REV. TESS BAUMBERGER: How knitting is and is not like life -- Knitting is like a well-lived life in that first we learn the basics (hopefully from someone we love) and at first we do simple things. We build a garment one stitch at a time just as we build a life one hour, one day at a time. We persevere and it grows. When we learn new ways of doing things the range of what we can do expands.

PETER COSTA: Trying to forget spring cleaning -- Now that it is officially spring, we forget things like below-zero wind chills, foot-deep snows, and, unfortunately, in my case, the 8 times table. I misplaced it during the winter.


O'MAHONEY CARTOON: On Obama’s health care bill (for Wednesday)

GRANLUND CARTOON: Why China fears the Internet

GRANLUND CARTOON: Pope Benedict and preying clergy

EDITORIAL: Health care bill only halfway to history -- The headlines Monday morning trumpeted the passage of a bill that will be debated, dissected and tweaked for years to come. Banners like “House makes history” and “Health care history is made” jumped off the front pages of newspapers across the country. Not so fast. From The Herald News.

PETER CHIANCA: Phone for kids is a tough cell -- So how did I become one of parents, the ones who are always telling their kids about how tough times were back when we were young? That’s just what I find myself doing when my 10-year-old daughter insists that she wants — wait, scratch that — she needs a cell phone.

MARC MUNROE DION: Progress leaves us pining for the past -- The story of Irish immigration to Fall River ends when the Corky Row Club closes. And that is the biggest eulogy you can give to a small social club on a cold concrete corner in a neighborhood of old tenement houses.


LOCAL BANKS: Towns shift money into local banks -- As activists call on public treasurers to pull money from big banks, money managers at area town halls have already shifted funds to local banks. By Steve Adams of The Patriot Ledger.

CAPE WIND: Last word on Cape Wind in the books -- A four-hour meeting Monday was the last chance for members of the public to vocalize their thoughts on Cape Wind’s plans for a 130 turbine wind farm in historic Nantucket Sound. By Rich Eldred of The Cape Codder.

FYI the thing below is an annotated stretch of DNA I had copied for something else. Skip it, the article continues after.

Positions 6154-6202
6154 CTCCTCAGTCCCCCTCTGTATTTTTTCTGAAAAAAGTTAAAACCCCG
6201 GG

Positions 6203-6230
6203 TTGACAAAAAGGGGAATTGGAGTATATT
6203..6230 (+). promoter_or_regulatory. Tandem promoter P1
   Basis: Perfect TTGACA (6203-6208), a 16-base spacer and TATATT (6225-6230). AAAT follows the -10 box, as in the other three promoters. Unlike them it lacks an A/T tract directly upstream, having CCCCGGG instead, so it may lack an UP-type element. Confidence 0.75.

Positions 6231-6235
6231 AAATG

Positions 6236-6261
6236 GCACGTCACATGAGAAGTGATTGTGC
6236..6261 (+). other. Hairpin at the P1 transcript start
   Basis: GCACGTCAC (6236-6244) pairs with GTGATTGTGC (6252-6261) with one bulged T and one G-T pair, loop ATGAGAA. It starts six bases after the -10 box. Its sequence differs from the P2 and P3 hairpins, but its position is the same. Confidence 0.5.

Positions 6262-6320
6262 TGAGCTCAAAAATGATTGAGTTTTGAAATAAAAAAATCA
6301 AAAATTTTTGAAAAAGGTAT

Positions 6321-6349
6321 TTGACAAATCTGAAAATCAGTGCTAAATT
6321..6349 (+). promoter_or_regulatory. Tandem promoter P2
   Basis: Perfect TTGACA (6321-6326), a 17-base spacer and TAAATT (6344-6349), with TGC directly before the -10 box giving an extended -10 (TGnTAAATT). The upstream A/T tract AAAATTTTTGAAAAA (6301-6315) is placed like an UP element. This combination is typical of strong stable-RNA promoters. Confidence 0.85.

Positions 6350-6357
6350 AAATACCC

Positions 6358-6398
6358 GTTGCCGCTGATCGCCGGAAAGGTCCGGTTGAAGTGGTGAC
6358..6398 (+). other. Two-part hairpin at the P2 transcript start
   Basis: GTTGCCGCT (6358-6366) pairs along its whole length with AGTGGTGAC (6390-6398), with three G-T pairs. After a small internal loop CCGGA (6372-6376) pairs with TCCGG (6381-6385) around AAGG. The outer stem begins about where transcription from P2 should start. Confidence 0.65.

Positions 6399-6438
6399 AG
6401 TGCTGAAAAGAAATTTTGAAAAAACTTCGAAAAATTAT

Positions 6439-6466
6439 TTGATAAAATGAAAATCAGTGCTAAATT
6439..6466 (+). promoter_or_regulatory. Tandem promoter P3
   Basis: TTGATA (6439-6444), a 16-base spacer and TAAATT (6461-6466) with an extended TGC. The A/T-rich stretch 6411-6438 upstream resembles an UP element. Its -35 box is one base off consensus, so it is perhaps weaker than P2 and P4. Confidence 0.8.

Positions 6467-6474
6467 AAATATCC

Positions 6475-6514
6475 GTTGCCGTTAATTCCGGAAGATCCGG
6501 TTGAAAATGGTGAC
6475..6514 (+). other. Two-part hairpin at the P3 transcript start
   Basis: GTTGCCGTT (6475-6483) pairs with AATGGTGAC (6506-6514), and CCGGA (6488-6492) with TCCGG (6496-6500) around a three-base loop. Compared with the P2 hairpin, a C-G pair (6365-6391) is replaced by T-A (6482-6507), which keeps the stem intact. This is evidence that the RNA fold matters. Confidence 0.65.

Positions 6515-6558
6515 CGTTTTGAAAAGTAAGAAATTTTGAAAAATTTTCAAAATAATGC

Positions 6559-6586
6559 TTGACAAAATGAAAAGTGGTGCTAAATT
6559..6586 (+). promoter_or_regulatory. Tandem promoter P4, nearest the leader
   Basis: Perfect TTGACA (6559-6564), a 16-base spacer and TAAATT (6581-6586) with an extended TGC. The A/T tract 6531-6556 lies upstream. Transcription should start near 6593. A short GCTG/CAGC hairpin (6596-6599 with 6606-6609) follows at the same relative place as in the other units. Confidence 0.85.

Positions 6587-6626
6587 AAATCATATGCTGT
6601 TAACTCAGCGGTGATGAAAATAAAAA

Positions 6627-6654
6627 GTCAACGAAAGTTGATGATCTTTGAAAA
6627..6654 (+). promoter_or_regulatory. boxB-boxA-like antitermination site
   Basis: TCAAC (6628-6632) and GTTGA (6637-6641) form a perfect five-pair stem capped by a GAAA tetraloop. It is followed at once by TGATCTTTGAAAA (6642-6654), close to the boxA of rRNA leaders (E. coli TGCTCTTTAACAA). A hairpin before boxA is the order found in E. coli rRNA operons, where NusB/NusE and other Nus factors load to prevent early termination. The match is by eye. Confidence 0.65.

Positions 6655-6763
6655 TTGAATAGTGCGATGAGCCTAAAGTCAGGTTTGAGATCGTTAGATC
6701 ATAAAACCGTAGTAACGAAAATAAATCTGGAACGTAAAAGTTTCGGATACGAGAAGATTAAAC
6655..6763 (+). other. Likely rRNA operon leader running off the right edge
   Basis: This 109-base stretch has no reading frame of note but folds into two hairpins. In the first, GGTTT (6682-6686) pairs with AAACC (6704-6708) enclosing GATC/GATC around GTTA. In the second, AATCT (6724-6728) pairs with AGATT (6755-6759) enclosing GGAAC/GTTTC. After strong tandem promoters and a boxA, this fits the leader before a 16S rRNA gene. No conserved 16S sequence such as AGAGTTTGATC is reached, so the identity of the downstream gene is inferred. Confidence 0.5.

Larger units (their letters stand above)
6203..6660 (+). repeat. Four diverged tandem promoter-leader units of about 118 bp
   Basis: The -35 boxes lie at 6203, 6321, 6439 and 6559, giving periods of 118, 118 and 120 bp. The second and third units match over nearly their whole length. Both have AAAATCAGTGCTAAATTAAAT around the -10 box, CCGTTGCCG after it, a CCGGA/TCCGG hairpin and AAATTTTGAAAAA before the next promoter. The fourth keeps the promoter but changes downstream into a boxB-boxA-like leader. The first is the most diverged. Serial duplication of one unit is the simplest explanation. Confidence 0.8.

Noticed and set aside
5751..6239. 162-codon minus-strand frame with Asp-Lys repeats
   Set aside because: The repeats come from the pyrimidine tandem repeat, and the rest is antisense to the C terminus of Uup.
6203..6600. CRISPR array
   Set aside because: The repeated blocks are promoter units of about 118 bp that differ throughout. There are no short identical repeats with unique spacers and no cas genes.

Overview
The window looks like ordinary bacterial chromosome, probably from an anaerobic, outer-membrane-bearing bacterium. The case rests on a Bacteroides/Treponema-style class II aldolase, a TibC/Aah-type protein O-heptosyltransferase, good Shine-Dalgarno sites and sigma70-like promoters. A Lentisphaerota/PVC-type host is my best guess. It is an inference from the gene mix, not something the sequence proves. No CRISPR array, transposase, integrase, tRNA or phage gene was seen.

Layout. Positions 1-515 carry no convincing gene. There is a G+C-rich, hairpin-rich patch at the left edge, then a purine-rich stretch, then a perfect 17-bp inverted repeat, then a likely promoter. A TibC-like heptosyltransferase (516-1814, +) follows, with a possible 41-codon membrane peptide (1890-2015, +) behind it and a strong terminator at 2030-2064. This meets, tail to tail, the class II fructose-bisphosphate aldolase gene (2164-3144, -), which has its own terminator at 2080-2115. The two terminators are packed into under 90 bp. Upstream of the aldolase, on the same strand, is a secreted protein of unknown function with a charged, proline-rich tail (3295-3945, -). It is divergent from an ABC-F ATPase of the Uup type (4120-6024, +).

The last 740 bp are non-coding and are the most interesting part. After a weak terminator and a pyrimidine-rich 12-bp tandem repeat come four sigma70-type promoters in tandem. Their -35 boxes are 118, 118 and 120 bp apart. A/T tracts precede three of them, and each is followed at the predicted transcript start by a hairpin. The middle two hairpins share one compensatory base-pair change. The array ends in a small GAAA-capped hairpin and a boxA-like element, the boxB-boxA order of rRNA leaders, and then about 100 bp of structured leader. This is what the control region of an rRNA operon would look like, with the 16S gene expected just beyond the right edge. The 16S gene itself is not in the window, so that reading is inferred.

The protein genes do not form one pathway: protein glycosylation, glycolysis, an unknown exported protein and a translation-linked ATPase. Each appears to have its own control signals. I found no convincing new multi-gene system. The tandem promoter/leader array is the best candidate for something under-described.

Residents cautious on historic health bill -- The health care overhaul passed by the House on Sunday has its share of local supporters and detractors, including one man who felt powerless in the legislative process. By Joyce Kelly of The Daily News Tribune.

Health care legislation: Residents' reactions range from anger to relief -- After Sunday's passage of national health care legislation, MetroWest residents expressed feelings ranging from anger to relief. By Evan Lips of The MetroWest Daily News.


Frustrated flood victims turn to Washington for help -- The financial fate of Massachusetts flood victims may soon rest with one man: President Obama. The Patriot Ledger.

Taunton River still causing trouble; flooding affecting businesses -- Businesses were open again on Monday after Route 44 was shut down for more than four days last week. By Amy Littlefield of The Enterprise.

After flood, Waltham home becomes a house of horrors -- Ever since March 15, Maureen Flanagan's Berkley Street home has been scaring her and making her sick. It was on that night, in the midst of the three-day storm that flooded the region and lifted the Charles River to a record level, that her dog woke her just in time for her to hear a loud splitting sound. By Jen Judson of The Daily News Tribune.

LOCAL CENSUS: Confusion with local census forms worries some officials -- As the federal government urges people to participate in the 2010 census, concern is increasing among local officials who say people are getting confused between the federal and local census and may not return one or the other. By Krista Perry.

CHILD SEATS: Death of infant alerts parents to check car seats -- National studies found seven out of 10 children are improperly restrained in vehicles, either in seats installed wrong, in the wrong type of seat or not strapped in at all. By Maureen Boyle of The Enterprise.